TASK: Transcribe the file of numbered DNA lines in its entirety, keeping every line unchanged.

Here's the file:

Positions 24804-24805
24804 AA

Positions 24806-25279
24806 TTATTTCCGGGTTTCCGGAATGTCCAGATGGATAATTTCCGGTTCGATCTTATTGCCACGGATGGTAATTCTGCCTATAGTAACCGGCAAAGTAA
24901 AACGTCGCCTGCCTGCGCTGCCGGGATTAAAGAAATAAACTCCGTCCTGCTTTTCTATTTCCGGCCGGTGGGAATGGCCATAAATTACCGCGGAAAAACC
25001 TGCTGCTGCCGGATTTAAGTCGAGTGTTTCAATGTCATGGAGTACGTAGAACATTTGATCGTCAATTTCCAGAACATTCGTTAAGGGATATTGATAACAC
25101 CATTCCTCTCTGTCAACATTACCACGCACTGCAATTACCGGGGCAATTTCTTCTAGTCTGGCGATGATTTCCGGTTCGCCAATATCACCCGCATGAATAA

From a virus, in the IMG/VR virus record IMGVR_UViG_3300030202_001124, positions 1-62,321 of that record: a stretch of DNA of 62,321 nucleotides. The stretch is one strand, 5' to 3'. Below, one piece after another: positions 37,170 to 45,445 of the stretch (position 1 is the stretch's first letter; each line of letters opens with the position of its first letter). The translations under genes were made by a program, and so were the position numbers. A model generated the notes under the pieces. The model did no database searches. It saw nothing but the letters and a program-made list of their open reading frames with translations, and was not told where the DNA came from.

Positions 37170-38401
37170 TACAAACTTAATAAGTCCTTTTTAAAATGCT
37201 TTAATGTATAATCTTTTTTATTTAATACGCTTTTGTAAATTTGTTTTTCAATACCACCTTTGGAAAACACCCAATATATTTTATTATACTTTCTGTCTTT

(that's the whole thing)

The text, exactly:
Positions 24804-24805
24804 AA

Positions 24806-25279
24806 TTATTTCCGGGTTTCCGGAATGTCCAGATGGATAATTTCCGGTTCGATCTTATTGCCACGGATGGTAATTCTGCCTATAGTAACCGGCAAAGTAA
24901 AACGTCGCCTGCCTGCGCTGCCGGGATTAAAGAAATAAACTCCGTCCTGCTTTTCTATTTCCGGCCGGTGGGAATGGCCATAAATTACCGCGGAAAAACC
25001 TGCTGCTGCCGGATTTAAGTCGAGTGTTTCAATGTCATGGAGTACGTAGAACATTTGATCGTCAATTTCCAGAACATTCGTTAAGGGATATTGATAACAC
25101 CATTCCTCTCTGTCAACATTACCACGCACTGCAATTACCGGGGCAATTTCTTCTAGTCTGGCGATGATTTCCGGTTCGCCAATATCACCCGCATGAATAA

From a virus, in the IMG/VR virus record IMGVR_UViG_3300030202_001124, positions 1-62,321 of that record: a stretch of DNA of 62,321 nucleotides. The stretch is one strand, 5' to 3'. Below, one piece after another: positions 37,170 to 45,445 of the stretch (position 1 is the stretch's first letter; each line of letters opens with the position of its first letter). The translations under genes were made by a program, and so were the position numbers. A model generated the notes under the pieces. The model did no database searches. It saw nothing but the letters and a program-made list of their open reading frames with translations, and was not told where the DNA came from.

Positions 37170-38401
37170 TACAAACTTAATAAGTCCTTTTTAAAATGCT
37201 TTAATGTATAATCTTTTTTATTTAATACGCTTTTGTAAATTTGTTTTTCAATACCACCTTTGGAAAACACCCAATATATTTTATTATACTTTCTGTCTTT